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Foreclosures, Short Sales, and REOs: Which Is More Profitable?

Distressed Home in Fort LauderdaleReal estate investors are always on the lookout for homeowners willing to sell their homes at below-market prices. These homes are often properties in a bad state of disrepair or homes with major issues like foundation damage.

They may also be homes where the homeowner defaulted on the mortgage, and the lender has repossessed the property or is on the verge of doing so. Such homes are also sold below market value, and investors can make a ton of profit if they get their hands on one of them, according to Upkeep Media Inc Company.

But buying a distressed house is not as simple as buying a home listed on the Multiple Listing Site (MLS). There are different types of distressed properties available on the market. The home may be a foreclosure (the most common type of distressed home), short sale, or a Real Estate Owned (REO).

Each property type presents different sets of opportunities and challenges to real estate investors. What is the difference between foreclosures, short sales, and REOs? And what are the pros and cons of buying one type of property over the other?

Open House sign for a short saleShort Sales

A short sale happens when a distressed homeowner agrees with the lender to sell the home at a price below its market value. The homeowner does this to avoid an auction and the negative impact a foreclosure would have on their credit. Homeowners who find themselves “underwater” may also choose this option. A home is underwater when its market value is less than what is owed on the mortgage.

Lenders may let a homeowner make a short sale if it becomes clear that the borrower is not likely to ever pay the mortgage. A short sale guarantees that the lender will recoup some of the debt and avoid the home’s protracted foreclosing process.


  • The home will normally be sold for a lower price than similar homes on the MLS.
  • Unlike an auction, the sales process is similar to a traditional sale; it is straightforward.
  • Short-sale homes are often in better shape than foreclosed homes since the homeowner still lives there.
  • There is less competition than when bidding at a foreclosure auction


  • Whatever price you agree with the homeowners must be approved by the lender
  • It could take months (up to six months) for the lender to accept your offer
  • There are no guarantees; if a buyer with a better offer comes along, your contract will be canceled, and you will lose the money you spent on the home inspection and appraisal.
  • In the time you wait for the lender’s approval, you will miss other investment opportunities.

Person at Foreclosure Auction with paddle number in handForeclosure Auctions

A foreclosure happens when a delinquent homeowner is evicted from their home, and the lender takes over the property. The lender subsequently arranges to have the home sold at a public auction to cut their losses and recoup some of their investment. Everyone can bid at an auction, including the foreclosing lender (who will usually bid the amount owed on the mortgage). The winning bid at an auction is expected to pay cash for the home.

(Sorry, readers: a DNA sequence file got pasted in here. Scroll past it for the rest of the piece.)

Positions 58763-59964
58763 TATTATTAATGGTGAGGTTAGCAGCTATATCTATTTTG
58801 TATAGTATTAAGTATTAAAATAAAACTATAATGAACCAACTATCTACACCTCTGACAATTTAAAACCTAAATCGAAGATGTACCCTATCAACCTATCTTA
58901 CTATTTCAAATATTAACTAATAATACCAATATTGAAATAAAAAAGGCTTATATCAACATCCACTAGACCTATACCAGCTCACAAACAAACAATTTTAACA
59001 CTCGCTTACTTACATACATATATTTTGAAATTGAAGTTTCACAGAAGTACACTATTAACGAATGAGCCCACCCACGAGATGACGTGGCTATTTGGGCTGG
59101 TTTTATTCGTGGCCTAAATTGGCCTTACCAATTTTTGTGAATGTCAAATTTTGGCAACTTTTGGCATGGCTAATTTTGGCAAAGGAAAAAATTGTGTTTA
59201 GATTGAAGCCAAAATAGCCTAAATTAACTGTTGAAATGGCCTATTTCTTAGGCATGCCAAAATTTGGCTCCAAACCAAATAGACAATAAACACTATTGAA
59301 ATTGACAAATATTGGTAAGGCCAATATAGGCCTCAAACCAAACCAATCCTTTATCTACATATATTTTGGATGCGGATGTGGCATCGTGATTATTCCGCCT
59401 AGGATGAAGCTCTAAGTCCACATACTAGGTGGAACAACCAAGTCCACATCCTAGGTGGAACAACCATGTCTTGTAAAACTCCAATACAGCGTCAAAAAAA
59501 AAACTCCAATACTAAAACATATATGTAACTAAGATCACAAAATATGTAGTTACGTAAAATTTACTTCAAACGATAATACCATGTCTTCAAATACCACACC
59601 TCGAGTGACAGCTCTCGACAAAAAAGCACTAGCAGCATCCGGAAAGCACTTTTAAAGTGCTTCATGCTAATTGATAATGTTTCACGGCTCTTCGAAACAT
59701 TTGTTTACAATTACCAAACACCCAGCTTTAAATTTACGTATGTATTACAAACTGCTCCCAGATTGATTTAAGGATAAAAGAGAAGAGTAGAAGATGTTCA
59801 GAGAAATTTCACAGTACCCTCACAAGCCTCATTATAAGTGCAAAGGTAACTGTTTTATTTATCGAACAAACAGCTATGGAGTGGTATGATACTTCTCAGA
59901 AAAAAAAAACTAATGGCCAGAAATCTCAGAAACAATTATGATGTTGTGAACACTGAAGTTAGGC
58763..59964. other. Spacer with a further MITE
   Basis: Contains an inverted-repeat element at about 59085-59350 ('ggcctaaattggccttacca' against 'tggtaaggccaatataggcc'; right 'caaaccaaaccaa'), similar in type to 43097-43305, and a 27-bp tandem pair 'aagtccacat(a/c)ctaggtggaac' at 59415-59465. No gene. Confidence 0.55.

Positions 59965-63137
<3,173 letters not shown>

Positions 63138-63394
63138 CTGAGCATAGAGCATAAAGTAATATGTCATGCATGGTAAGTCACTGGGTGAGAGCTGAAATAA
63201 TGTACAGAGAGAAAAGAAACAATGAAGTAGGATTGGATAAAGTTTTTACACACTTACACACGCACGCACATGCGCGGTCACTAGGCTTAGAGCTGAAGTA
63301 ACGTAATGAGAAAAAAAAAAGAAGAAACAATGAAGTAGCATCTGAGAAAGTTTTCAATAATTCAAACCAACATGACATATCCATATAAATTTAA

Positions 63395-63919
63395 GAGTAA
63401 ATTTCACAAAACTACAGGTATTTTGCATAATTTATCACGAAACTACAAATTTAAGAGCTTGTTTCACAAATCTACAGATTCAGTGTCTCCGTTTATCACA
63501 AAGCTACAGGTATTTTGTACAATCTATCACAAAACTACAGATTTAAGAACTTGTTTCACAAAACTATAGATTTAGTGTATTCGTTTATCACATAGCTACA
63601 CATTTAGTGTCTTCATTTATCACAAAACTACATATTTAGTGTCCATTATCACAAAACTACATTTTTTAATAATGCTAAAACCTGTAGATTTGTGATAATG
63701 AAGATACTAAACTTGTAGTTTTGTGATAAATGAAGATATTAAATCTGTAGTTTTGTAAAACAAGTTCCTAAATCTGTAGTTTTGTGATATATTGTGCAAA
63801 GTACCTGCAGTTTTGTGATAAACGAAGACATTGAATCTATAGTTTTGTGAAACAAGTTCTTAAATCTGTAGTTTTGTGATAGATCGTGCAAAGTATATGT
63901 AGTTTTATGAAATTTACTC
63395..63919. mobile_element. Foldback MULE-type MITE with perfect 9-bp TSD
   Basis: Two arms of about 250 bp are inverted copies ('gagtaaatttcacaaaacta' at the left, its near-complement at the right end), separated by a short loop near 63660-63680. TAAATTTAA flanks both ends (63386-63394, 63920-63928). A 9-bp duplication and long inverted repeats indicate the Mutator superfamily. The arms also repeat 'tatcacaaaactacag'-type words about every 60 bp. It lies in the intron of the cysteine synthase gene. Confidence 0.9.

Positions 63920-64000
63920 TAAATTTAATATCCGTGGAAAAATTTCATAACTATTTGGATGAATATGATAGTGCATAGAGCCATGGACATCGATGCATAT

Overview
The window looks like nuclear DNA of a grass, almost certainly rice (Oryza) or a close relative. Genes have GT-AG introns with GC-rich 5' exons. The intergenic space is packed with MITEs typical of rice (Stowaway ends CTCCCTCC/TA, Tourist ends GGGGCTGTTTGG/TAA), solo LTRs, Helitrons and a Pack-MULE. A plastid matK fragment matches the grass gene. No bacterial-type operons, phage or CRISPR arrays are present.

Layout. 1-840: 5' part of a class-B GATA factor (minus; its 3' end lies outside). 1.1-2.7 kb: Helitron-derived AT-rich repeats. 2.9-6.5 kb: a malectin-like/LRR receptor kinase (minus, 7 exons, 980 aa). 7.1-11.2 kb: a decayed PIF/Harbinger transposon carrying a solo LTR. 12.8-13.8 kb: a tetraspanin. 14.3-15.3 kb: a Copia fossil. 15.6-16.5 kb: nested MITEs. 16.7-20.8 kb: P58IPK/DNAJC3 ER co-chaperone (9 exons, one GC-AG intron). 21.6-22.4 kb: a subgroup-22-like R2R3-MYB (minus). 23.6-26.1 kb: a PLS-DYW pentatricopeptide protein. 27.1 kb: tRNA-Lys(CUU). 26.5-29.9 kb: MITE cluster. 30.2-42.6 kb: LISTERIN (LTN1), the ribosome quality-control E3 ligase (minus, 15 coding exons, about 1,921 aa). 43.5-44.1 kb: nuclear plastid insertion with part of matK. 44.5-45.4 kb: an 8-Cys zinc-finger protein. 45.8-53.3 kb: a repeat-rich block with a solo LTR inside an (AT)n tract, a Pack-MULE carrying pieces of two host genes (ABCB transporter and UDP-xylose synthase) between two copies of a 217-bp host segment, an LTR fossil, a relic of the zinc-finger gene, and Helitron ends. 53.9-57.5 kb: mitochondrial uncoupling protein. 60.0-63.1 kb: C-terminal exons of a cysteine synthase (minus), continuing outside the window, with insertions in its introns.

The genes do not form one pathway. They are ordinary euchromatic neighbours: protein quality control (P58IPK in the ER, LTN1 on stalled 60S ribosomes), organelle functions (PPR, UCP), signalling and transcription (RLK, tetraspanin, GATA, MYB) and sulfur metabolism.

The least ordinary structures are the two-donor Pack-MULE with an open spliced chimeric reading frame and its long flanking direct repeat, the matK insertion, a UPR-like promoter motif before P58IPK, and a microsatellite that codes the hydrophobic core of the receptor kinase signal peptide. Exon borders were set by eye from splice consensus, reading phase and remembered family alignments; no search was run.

• Buying with cash increases the likelihood that a buyer will get a very good deal.
  • Lenders are usually eager to liquidate the asset as quickly as possible


  • The home is sold “as is” and will need major repairs due to being vacant.
  • Seller disclosure is not required.
  • Smaller investors may not have the ability to come up with cash on the spot
  • A clear title is not always guaranteed
  • Newbie investors may not have the experience to outcompete the hard-core investors who frequent these sales.

Photo of REO HomeREO

If a foreclosed home fails to sell at the auction, it becomes an REO home. This means the lender now owns it and has the right to sell it. The conditions attached to an REO home sale make it the best kind of distressed property to buy. This is because lenders will remove many of the hurdles that make buying other distressed properties a problem.


  • The lender will pay off any lien on the home.
  • Unlike when you buy at an auction, you can inspect the home before you make an offer.
  • Buyers don’t have to deal with the homeowner, which makes the sale less complicated.
  • Lenders may be willing to finance the home if they own it
  • The homes will usually be sold below market price
  • Because the sale is straightforward, it is easier for beginner investors to buy an REO home than a foreclosed property


  • The home is sold “as-is.”
  • Most REO homes are in a bad state because they are sold at the very end of the foreclosure process, and the home has been vacant for a long time.
  • Seller disclosure is not required.
  • It might take weeks for the lender to accept your offer
  • Even when your offer is accepted, the contract may be canceled without explanation if the lender gets a better offer
  • Lenders may prefer to bundle their REO homes and sell them to a big investor. In that case, smaller investors will not even get a chance to make an offer.

There you have it, the different types of real estate sales that you may find profitable. If you would like further advice on the subject, Real Property Management United is here to help! Our team, which is based in Fort Lauderdale, is the expert in the industry and the local area to help you make your investment properties as successful as possible. Contact us today!

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